What should you expect during your first visit?
At first you will fill out information about your health. You can find an electronic form on our site, print it and bring it with you when you come in to save time.
You will have a chance to be introduced with a tour of the office and learning about principled Chiropractic care before reviewing your health history with the Doctor.
The Doctor of Chiropractic will then review in detail your health history and then perform:
- Static spinal palpation
- Focused biomechanical assessment of your spine and joints (range of motion, impression of joint mobility; assessing bones and soft tissues “ligaments & cartilages”)
- Focused orthopedic assessment
- Focused neurological assessment (myotomes & dermatomes)
- Surface electromyography “sEMG” using computerized NASA space technology
- X-rays of your spine as needed
- Schedule you for the Doctor’s Report
Our goal is to locate and determine the presence of “Vertebral Subluxation Complexes”, meaning that we will analyze your initial evaluation and determine the presence of neurological interference caused by misaligned vertebrae. Neurological interferences can affect any part of your body and produce different signs & symptoms.
We use the latest computerized technology to locate neurological interference and we will provide you with all the information available for you to understand the results.
What is sEMG?
Last Updated on Monday, 12 November 2012 19:52 (source: http://www.myovision.com/products/info-on-3g-system/what-is-semg)
Static sEMG Graph (sEMG stands for Surface Electromyography.)
Doctors need to assess muscle function associated with patients’ impairments. Our muscles function both passively and actively to guide and limit our motions. Surface Electromyography (sEMG) helps doctors identify relationships and patterns between muscles that assist in creating effective care plans. sEMG measures the amount of naturally emitted electrical activity your muscles release when contracting. This is a completely non-invasive test and is performed in one of two ways.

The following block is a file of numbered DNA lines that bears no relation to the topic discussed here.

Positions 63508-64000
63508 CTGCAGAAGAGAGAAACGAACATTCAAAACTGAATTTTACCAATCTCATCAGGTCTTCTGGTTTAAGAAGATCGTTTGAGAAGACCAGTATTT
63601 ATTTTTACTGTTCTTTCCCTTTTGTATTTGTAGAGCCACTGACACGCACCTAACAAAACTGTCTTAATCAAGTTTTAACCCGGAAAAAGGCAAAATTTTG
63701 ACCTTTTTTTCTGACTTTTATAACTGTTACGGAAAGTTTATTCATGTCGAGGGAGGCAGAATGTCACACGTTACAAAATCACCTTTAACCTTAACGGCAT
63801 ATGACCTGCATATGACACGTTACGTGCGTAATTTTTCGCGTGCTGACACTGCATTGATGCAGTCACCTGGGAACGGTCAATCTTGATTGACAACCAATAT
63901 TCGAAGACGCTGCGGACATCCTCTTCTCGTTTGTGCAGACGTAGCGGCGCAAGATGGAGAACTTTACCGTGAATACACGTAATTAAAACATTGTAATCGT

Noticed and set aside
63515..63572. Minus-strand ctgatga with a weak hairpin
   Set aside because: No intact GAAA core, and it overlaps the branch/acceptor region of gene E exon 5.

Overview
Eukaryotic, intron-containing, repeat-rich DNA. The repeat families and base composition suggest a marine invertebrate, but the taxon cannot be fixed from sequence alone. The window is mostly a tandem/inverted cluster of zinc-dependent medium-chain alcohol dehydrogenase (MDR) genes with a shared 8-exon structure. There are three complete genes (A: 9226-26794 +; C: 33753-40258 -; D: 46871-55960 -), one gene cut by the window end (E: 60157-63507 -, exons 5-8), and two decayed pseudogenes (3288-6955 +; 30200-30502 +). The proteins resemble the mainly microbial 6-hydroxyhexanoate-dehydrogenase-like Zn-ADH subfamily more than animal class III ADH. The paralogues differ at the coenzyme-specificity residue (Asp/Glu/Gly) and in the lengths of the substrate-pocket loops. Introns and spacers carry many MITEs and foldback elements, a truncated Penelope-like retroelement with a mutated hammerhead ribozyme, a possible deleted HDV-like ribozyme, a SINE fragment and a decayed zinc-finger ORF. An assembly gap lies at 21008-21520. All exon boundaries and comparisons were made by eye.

If a static test is performed, the patient stands in a neutral posture and metal electrodes are placed to the patients back on either side of the spine at designated levels. This test gives the doctor a bar graph reading that indicates areas of high or low voltage. This image allows the doctor to present the patient with a quantifiable and easily understood image of the patient’s muscle activity. It shows what the doctor can feel through palpation and gives both doctor and patient a way to track and discuss progress.
If a dynamic test is performed, EKG stick-on electrodes are placed on the inflated muscle-group while the patient goes through a series of movements. The doctor observes how those muscles fire when bending, rotating, and flexing. For example, by monitoring the cervical paraspinals and SCM muscles in the neck, the dynamic sEMG shows if cervical impairment is present and what motions exacerbate the pain.